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Pan1


Pan1 (betel leaf, piper betel) grown in tropical regions, is a kind of creeper leaf belonging to the pepper family of plants named Piper betle. The leaf is consumed by man and woman as a substitute of smoking. The Aryans called it tambula and the Arabs tambul. People chew it to sweeten the breath and colour (crimson) the lip and tongue and also to have some narcotic pleasure. Normally pan is chewed with shell-lime paste (chun) and areca nut or betel nut (supari). Many eat pan mixing it with additional elements such as coriander-seed, cinnamon, cardamoms and manifold flavoured dusts. Offering of betel leaf on formal occasions gives message to the guests that the party was about to close and it is time to say good-bye.

Usually the peoples of South Asia, Gulf states, Southeast Asia and Pacific islands take pan. In Bengal pan is traditionally chewed by all classes of people not only as a habit but also as an item of rituals, etiquette and manners. On a formal occasion offering pan meant signaling the time for departure. In festivals and dinners, in pujas and punyas pan was an indispensable item. During the aristocratic age, pan preparation and the style of garnishing it on a plate (pandani) was indeed a recognised folk art. In Bangladesh, various types of consumers eat different varieties of pan. Among those, Dhakai Khilipan, a ready pack of betel leaf processed in Dhaka is famous in the sub-continent. Hindus also use pan as an element of worships. Betel leaves are arranged aesthetically on a decorated plate called pandani and it is offered to the elderly people, particularly women, when they engage in leisure time gossip with their friends and relatives.

Pan plant with leaf

Pan differs in shape of leaves, bleaching quality, softness, pungency and aroma. The stems are semiwoody, climbing by many short adventitious roots. Leaves are large, 15-20 cm, broadly ovate. Fruits sparingly produced, quite immersed in the fleshy spike, which is about 5 cm long and pendulous.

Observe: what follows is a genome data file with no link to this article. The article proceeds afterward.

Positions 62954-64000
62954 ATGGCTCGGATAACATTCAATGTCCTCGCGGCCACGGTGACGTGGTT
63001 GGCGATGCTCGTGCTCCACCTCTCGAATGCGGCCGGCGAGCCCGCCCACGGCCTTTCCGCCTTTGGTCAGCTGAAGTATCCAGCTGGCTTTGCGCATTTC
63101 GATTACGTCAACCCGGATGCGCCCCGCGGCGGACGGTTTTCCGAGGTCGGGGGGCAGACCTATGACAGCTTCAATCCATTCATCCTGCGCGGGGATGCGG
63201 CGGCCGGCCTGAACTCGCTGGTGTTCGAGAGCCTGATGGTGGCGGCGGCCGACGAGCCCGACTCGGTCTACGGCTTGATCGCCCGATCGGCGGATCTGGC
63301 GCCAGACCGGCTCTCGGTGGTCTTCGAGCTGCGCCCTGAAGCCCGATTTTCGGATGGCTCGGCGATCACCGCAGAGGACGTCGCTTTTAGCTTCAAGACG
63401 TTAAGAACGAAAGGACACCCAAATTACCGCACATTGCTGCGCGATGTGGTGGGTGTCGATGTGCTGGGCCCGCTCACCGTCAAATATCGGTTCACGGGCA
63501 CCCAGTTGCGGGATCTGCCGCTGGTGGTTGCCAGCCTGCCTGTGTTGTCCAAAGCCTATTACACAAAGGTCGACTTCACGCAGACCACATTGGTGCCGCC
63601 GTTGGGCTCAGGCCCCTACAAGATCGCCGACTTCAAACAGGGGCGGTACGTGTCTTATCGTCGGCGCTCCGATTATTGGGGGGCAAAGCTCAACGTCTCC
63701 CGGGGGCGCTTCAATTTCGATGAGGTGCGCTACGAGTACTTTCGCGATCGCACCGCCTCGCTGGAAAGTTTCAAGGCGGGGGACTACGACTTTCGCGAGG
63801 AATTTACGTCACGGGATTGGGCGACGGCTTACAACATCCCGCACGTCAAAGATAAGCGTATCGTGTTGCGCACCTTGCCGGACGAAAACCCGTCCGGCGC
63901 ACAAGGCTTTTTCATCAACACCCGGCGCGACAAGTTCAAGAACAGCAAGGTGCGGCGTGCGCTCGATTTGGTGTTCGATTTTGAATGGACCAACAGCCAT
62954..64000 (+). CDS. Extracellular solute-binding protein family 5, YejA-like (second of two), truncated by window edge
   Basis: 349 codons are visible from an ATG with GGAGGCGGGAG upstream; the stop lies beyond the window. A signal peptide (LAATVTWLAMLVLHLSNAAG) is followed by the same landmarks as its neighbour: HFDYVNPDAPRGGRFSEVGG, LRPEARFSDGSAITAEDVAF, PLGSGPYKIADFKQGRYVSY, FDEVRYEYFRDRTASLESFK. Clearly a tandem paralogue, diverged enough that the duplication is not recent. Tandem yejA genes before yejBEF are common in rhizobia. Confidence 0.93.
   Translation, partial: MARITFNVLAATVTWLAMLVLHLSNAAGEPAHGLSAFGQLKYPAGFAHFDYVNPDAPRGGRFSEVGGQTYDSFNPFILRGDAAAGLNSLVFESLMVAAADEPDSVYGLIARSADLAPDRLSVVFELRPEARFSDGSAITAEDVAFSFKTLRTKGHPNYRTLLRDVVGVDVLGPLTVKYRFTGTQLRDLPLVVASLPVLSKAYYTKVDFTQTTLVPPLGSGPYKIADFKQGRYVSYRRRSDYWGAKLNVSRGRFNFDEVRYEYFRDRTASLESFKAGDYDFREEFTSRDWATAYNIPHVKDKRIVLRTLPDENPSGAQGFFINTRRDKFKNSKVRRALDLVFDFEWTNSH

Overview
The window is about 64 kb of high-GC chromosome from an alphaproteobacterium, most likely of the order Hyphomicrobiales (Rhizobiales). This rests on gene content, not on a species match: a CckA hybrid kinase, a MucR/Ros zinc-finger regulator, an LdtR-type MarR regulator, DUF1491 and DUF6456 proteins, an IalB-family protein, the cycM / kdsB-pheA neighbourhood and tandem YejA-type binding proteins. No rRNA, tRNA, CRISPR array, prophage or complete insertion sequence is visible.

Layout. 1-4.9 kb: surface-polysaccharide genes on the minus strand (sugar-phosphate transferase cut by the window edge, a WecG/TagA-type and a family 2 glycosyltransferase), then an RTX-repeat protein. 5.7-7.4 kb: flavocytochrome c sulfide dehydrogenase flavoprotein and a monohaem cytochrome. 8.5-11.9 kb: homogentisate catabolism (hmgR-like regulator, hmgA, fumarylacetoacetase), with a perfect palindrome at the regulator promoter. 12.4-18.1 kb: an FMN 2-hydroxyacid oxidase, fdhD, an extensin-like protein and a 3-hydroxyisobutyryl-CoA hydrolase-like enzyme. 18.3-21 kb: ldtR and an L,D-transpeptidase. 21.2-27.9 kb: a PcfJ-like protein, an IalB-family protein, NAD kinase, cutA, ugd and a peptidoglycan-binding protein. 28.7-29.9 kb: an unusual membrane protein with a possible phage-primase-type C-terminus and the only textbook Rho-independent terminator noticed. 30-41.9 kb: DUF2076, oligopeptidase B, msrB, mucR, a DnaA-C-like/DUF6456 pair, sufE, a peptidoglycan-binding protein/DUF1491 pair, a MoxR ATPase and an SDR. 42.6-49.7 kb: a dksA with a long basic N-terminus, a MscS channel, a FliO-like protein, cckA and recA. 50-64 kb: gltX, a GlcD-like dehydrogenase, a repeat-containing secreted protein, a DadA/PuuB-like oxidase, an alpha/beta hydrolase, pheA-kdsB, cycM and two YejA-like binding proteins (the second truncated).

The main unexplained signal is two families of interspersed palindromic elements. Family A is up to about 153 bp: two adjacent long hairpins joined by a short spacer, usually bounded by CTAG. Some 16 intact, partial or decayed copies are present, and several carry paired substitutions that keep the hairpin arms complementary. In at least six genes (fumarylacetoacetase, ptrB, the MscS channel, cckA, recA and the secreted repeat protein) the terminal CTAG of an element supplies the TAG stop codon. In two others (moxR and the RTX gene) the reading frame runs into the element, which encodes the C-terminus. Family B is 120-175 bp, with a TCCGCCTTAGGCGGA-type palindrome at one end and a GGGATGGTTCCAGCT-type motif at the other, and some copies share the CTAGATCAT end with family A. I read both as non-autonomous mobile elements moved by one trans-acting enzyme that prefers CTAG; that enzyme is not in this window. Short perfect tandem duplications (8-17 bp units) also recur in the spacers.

Cultivation' In olden times, pan was produced in all parts of Bengal, though some districts like dinajpur, rangpur, Midnapur and chittagong were particularly famous for its production. The cultivation of pan requires special soil and great attention. Land selected for pan production is generally high, of a stiffish soil, and in the vicinity of a stream or tank. The pan garden is called barouj, which is usually from twelve to twenty decimals in area. New land dug up from neighbouring field has to be thrown up and raised the place for making the barouj ground. Oil cakes and cow dungs are the traditional manure for a barouj. Nowadays, chemical manure is also used along with traditional manure. The creeper cuttings are planted after proper dressing in the months of May and June. The plants are neatly arranged in parallel rows about two feet apart, and the saplings are twined around upright sticks of split bamboo and reeds. The barouj is enclosed by a wall of bamboo and reeds, about five or six feet in height and thatched with the same material so as to protect the plants from sun and stray cattle. The plants are regularly watered in the hot months. The leaves of the plant become ready for plucking after one year of planting and the production of the barouj lasts for several years from the date of planting.

Total cultivated area under the crop in Bangladesh is about 14,175 ha and the total annual production is about 72,500 tons. The average yield per acre is 2.27 tons. There are usually three crops during the twelve months and they are locally called by the name of the respective months in which they are harvested. Pan leaf is usually plucked in Kartik, Phalgun and Ashad. The Kartik pan is considered by consumers to be the best and Ashad pan the worst. When plucking, it is a rule to leave at least sixteen leaves on the vine.